Honoring a family tradition of lifetime learning
LaJeune Austin was raised by parents who gave in any way they were able. With nine children, they didn't always have the means to give financially but continuously gave their most precious resource: time.
Austin's mother visited the home of a sick friend regularly to cook, clean and care for her friend's special-needs adult son. Her father returned home from work one day, and when he heard a neighbor had a broken fence, he helped with the repair. These are just two examples of the family's generosity. The Austins' home was one where the door was always open, where any kid in need of a meal or a place to stay could walk in and find support.
During every mid-term and general election, Austin's parents volunteered at polling centers in order to educate and support the community. For them, volunteering was an opportunity to connect with others and provide support when possible. To celebrate her parent's legacy and support her desire to engage and educate, Austin continues to volunteer at polling centers every general election.
Austin's parents always kept community at the center but made a point to instill the value of education and learning in their children. "Neither of my parents graduated from college but encouraged us to pursue education. They wanted us to develop our minds, read different ideas and thoughts and form our own opinions," Austin says.
After completing three years at CU Boulder, Austin struggled to afford tuition and had to put her education on hold to work and save for her final year. She found a job in Denver and worked full time while completing her degree at CU Denver on a part-time basis.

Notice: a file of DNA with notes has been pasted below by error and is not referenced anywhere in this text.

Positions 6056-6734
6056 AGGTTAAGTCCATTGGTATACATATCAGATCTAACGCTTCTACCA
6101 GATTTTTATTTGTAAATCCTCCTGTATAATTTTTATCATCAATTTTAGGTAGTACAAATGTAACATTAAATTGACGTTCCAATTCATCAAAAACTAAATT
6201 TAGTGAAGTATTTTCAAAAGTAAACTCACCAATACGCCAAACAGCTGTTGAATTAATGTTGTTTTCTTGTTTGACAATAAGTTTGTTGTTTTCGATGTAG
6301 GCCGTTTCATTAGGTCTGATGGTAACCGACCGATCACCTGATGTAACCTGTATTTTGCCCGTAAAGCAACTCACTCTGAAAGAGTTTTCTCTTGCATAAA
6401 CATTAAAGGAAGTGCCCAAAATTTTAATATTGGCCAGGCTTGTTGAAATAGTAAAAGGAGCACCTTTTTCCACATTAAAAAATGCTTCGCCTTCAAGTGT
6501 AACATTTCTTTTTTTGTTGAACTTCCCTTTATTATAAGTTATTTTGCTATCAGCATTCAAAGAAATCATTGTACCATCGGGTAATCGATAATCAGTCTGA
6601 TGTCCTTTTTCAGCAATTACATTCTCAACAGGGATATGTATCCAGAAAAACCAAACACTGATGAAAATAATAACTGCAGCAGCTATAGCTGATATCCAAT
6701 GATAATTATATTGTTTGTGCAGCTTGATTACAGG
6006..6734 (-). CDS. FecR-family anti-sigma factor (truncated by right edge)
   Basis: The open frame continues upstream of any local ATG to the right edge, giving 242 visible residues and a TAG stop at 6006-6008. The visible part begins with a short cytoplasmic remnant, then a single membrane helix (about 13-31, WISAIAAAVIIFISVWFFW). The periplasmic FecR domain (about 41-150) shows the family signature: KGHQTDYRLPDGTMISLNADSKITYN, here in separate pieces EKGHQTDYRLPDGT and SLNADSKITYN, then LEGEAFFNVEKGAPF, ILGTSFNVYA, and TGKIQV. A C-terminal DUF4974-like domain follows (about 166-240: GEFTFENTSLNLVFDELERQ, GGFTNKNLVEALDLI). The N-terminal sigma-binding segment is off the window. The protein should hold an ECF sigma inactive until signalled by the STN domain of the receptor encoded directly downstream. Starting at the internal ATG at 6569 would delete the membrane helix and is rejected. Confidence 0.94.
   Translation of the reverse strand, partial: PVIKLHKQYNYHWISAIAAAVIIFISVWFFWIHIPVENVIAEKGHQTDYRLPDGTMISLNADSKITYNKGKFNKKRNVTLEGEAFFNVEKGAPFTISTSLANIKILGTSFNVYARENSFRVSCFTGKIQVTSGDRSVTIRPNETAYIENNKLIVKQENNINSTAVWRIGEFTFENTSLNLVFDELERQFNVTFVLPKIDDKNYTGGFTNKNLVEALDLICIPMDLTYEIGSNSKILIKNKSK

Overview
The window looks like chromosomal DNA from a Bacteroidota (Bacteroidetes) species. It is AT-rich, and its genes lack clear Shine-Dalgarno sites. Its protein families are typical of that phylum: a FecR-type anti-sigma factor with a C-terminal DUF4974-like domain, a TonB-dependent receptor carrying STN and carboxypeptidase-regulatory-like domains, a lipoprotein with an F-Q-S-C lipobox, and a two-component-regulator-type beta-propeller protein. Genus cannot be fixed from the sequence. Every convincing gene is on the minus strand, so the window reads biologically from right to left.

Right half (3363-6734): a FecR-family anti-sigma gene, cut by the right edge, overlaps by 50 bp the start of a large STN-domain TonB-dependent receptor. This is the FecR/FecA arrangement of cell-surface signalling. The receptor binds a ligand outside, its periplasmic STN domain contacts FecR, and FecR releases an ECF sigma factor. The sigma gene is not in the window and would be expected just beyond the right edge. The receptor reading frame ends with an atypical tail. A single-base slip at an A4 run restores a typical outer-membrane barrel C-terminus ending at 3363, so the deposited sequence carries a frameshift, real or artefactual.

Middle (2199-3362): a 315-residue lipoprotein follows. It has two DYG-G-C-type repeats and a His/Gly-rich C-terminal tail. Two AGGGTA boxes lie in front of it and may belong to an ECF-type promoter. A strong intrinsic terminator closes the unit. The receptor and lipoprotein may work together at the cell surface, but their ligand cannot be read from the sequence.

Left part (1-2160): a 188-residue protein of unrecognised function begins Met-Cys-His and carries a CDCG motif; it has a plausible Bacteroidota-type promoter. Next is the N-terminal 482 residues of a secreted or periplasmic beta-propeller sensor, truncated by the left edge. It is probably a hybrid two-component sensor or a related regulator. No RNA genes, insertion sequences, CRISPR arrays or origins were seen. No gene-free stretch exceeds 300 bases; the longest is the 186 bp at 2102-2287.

Since her undergraduate years, Austin has earned two master's degrees. Austin's degrees in technical communication and legal studies enabled her to hone the needed communication skills she used every day in her career in finance—and to fulfill her passion for law related to NCAA compliance.
Austin's love of learning and her desire to honor the giving spirit of her parents propelled her to create a scholarship to support first-generation students at CU Denver and CU Boulder. Upon her mother's passing in 2013, Austin made the CU Foundation a beneficiary on her retirement plan.
"Creating a planned gift was a no-brainer, I get to use the resources I'm blessed with to help others. I want to provide first-generation students the hope that they can complete their degree" she says.
Through her current scholarship gift that supports a student-athlete at CU Boulder and her planned gift for first-generation students, Austin is making education possible for the students of today and tomorrow. Austin feels the gratitude for her support every day as she sees the impact in the lives of students and coaches.
Austin's life is an example of the value of lifetime learning and now she's made that possible for generations to come.
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